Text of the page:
While Cappadocia, Turkey may be best known for its incredible cave homes, there are other wonders hiding in the historic region. One of the quirkiest is the bizarre Avanos Hair Museum: a small cave containing hair samples, names and addresses from more than 16,000 women from all around the world.
The hair museum was founded by Chez Galip, a talented potter in Avanos. Although there are conflicting stories about where the idea came from, Galip’s own website states that the museum was simply meant as a promotion to increase enrollment in his pottery workshops. It seems much nicer to believe the legend: Galip’s friend was moving far away and left him a lock of hair to remind him of her, then subsequent visitors began leaving locks of hair to remind the potter of them as well.
Since the first lock of hair went up in 1979, women of every description and from every corner of the world have willingly snipped off pieces of hair to leave in Galip’s cave. Each one carefully inscribes her name and address on a piece of paper before taping the hair and paper to the cave ceiling or wall. The surfaces of the cave are covered in dangling hairs of all colors and many different lengths.
The purpose of the addresses is to give Galip a way to contact his former visitors. Once a year, ten of the hair samples are chosen at random. The women to whom they once belonged are invited to come back to Galip’s studio for a pottery workshop and a stay in his traditional guest house – all free of charge.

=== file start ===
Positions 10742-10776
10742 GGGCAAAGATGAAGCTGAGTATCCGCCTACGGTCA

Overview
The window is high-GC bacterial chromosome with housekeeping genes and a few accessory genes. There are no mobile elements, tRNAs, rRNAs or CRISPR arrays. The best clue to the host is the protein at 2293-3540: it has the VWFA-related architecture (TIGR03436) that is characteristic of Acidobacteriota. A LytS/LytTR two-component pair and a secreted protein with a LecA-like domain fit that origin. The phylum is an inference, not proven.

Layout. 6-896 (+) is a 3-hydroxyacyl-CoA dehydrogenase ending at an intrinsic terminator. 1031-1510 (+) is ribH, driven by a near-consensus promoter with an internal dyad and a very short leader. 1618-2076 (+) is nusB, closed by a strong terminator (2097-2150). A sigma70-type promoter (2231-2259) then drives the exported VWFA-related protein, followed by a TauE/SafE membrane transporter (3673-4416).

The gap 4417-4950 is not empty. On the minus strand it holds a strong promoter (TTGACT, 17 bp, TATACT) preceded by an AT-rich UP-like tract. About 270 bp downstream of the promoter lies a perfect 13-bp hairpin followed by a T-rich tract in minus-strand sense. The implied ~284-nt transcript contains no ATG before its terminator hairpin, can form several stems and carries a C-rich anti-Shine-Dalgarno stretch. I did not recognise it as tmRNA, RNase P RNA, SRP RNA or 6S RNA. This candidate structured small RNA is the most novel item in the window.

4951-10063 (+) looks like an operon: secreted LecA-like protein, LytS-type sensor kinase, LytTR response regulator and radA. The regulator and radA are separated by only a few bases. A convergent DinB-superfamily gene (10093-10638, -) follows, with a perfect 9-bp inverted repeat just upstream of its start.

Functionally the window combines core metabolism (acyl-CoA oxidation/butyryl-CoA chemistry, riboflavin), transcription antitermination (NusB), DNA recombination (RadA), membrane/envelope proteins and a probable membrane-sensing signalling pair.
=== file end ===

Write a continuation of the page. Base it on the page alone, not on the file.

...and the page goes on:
(all images via: Oddity Central)
Visitors to the cave are not required to leave a sample of hair, but Galip provides all of the materials necessary for those who wish to leave a little piece of themselves behind. What reportedly began as a promotional stunt has evolved into a weirdly compelling display – whether that display is of generosity, a great sense of humor or something else entirely is up to the viewer to decide.
Want More? Click for Great Related Content on WebUrbanist:
[ WebUrbanist – By Delana in Architecture & Design, History & Factoids, Travel & Places. ]
Visitors Who Read This Post Also Read
- Architectural Archaeology in Antwerp’s Abandoned Tunnels
- Salt Mines Converted to Stunning Subterranean Museum
- Twisty Mystery: Ancient Underground German Tunnels
- The 15 Best Man Caves
- Digging for Secrets: Arty Sandbox Holds Hidden Treasures
- Subterranean History: Beautiful Abandoned NYC Subway Station
- Moustache Masterpieces: 10 Sculpted and Bizarre Facial Hair Styles
- Haircut Time: 25 Hair Styles That Will Blow Your Mind